And come to think of it, does Amex really think it’s going to take nine years to burn off a two-digit balance?

Fare thee well, lovely lady. Even if it’s not a better world, it’s surely better organized.

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Pick a circle, any circle

Further evidence that anything — anything at all — can be ponified:

This, mind you, from a chap who wrote a story called Sweetie Crush.

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Hello, Dalí

Even surrealists have to pay the bills now and then, which may explain why Salvador Dalí, arguably past his artistic prime, did a series of illustrations for the Bryans line of hosiery. This particular example is dated 1947:

Salvador Dali for Bryans

I’ve seen most of the series, and this one is perhaps a tad less disturbing than most. Bryan Hosiery Mills, out of Chattanooga, was still around in the Sixties to renew their trademark registration, but they’ve since faded away.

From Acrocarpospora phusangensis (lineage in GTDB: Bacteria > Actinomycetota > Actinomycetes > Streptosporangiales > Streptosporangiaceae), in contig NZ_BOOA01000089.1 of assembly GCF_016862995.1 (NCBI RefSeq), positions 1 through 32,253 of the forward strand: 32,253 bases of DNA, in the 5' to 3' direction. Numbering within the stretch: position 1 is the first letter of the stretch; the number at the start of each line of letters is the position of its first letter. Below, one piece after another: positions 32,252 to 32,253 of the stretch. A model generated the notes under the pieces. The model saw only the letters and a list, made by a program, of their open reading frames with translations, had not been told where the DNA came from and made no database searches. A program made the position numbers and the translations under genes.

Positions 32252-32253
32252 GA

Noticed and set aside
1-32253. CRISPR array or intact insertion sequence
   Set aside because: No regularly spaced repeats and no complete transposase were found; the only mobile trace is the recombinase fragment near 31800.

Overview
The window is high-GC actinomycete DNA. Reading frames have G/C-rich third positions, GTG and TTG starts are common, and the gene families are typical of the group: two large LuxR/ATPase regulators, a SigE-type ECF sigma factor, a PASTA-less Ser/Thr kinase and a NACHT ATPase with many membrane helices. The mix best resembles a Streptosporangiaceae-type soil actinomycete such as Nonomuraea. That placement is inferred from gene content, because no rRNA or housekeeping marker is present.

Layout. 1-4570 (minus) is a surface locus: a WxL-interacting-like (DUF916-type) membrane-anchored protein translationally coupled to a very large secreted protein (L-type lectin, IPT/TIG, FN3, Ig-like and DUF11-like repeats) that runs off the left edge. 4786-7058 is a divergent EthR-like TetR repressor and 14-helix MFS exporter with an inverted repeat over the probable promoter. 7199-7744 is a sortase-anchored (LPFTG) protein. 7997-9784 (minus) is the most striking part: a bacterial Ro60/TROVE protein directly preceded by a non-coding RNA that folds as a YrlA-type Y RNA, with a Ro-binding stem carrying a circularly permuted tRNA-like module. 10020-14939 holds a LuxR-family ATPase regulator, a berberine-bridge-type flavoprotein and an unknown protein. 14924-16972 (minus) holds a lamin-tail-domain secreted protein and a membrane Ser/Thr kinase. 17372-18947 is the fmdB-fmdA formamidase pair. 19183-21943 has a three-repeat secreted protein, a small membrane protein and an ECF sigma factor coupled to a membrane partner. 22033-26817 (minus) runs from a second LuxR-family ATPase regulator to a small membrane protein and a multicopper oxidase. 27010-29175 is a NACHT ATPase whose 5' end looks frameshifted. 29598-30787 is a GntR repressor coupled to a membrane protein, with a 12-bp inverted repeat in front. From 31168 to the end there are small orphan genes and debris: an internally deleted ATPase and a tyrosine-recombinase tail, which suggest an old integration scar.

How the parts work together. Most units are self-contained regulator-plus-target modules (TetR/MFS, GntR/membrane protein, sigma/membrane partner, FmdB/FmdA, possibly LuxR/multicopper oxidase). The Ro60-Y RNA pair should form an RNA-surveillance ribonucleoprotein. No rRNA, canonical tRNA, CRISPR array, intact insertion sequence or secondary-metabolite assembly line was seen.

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It never occurred to us

I’m not on Medicare, but I must admit to having toed the Official Line on this matter before:

My mother called me this morning to tell me that a 76-year-old friend of hers had gone to her doctor to get a B-12 shot. She was told her insurance (Medicare) didn’t cover that any more. Her friend was incensed and left without getting the shot… So many people are conditioned to follow the “orders” of the third parties, including government payers.

“The pharmacist will only fill 30 days at a time of my medicine because that’s all Medicare will pay for.” I don’t know how many times I have heard that.

“How much would it be for you to pay for a 6 month supply out of your pocket?” I ask.

“Didn’t think about asking.”

Just for the record, six months’ worth of the stuff I take runs from $24 to $552 (the one drug still on patent, for which I currently pay $150). I have no idea if I’d be able to get quantity discounts for any of them, though it would hardly seem to matter for something that costs a mere four bucks a month.

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Justice metered out